Some dogs considered for adoption in local animal hoarding case

This is an archived article and the information in the article may be outdated. Please look at the time stamp on the story to see when it was last updated.
Data pix.

HIGH POINT, N.C. -- Animal rescues in our area say it’s one of the worst cases of animal hoarding they’ve seen.

“It was pretty bad,” said Founder of Loving Pet Inn Adoptions Dara Lamberson. “The animals were either chained or in pens or running loose.”

Lamberson was one of many who tried to help a couple weeks ago when a woman died in Trinity, leaving more than 30 dogs on her property.

“The county shelters just can’t keep up with the problem,” she said. “They do the best they can, and they're in a position where they're not allowed to turn anybody away.”

She says non-profit rescues, like the Loving Pet Inn, can be more flexible in these situations to help. Her rescue took in five dogs, some in worse shape than others. One dog named Roger was covered in fleas. After a few weeks of attention, the dogs are doing much better.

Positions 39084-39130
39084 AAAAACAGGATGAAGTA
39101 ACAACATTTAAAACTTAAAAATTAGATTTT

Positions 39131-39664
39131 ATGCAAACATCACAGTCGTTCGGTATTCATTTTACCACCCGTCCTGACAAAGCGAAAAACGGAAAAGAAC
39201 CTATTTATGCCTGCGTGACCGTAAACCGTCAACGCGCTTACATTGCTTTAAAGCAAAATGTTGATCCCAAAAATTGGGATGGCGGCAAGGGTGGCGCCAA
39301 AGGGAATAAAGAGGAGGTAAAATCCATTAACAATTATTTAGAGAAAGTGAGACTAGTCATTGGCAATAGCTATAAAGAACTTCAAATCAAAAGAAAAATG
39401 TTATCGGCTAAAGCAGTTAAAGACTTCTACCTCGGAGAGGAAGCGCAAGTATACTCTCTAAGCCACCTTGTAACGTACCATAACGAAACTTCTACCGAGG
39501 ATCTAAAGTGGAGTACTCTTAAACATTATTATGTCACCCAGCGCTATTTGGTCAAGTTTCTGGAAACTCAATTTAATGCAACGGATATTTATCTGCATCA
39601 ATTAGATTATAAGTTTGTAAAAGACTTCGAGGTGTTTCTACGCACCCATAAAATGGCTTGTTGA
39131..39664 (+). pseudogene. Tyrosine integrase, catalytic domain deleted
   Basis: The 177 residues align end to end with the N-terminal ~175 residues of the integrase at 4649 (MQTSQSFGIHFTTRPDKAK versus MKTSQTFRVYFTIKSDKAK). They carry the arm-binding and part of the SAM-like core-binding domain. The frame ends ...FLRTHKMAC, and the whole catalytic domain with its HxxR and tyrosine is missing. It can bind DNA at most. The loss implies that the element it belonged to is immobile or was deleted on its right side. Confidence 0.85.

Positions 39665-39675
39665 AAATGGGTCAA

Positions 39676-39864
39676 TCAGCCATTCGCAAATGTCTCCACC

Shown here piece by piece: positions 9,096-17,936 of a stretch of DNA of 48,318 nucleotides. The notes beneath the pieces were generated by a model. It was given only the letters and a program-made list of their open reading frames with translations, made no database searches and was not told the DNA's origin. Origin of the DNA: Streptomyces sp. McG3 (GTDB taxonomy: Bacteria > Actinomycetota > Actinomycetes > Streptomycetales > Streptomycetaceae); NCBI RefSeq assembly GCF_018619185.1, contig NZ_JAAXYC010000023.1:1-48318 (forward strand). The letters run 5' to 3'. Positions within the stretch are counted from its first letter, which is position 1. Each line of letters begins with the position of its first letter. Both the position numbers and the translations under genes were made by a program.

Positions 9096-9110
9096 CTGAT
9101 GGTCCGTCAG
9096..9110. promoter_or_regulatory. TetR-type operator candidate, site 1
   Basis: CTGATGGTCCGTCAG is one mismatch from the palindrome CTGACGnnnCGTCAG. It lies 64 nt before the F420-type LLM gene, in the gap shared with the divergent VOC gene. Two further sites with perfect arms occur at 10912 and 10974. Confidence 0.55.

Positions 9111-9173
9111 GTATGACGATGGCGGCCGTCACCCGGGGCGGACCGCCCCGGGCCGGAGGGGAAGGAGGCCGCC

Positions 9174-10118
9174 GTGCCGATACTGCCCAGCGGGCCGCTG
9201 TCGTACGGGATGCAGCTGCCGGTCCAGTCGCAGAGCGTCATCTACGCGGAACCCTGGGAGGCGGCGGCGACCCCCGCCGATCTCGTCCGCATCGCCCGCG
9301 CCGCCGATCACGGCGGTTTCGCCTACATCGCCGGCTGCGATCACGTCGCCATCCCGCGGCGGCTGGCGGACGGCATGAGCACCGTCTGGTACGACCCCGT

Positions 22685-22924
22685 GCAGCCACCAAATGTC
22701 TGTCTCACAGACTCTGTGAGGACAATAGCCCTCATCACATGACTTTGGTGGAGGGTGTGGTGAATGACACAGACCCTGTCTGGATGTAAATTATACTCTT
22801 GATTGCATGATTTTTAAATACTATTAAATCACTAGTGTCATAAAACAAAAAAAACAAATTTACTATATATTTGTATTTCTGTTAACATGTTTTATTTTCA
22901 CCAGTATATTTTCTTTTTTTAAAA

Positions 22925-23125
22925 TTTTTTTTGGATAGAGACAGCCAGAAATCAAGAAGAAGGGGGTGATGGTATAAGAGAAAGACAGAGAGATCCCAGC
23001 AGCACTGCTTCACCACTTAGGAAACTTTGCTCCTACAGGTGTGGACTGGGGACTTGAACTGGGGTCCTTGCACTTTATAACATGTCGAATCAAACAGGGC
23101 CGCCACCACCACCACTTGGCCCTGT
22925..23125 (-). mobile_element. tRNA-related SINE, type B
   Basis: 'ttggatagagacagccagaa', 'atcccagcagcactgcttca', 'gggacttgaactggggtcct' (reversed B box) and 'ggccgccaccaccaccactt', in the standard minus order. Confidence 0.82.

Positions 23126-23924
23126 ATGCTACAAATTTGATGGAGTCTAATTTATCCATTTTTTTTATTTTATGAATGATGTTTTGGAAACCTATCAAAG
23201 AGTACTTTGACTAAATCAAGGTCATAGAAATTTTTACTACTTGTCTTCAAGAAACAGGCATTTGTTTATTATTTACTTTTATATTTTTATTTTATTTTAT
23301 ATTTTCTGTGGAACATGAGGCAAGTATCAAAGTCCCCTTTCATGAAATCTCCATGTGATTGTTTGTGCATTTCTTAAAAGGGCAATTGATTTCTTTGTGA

“Just takes time and patience, some of the dogs once they were taken off the chains and off the property, they became much more personable and easy going with us. Some of them are gonna take a little bit more work,” Lamberson said. “The more you give them positive re-enforcement, they learn to trust. The other guys are doing really well as far as personality wise, nobody has ever been on a leash so we're teaching them that.”

Some dogs are even being considered for adoption already. If you want to get involved contact Dara by visiting their website.

Ruff Love Rescue in Thomasville also helped rescue five dogs from the property, and Angels of Assisi based in Roanoke Virginia took in 16 dogs.

Must-See Stories

More Must-See Stories


Follow FOX8 on Twitter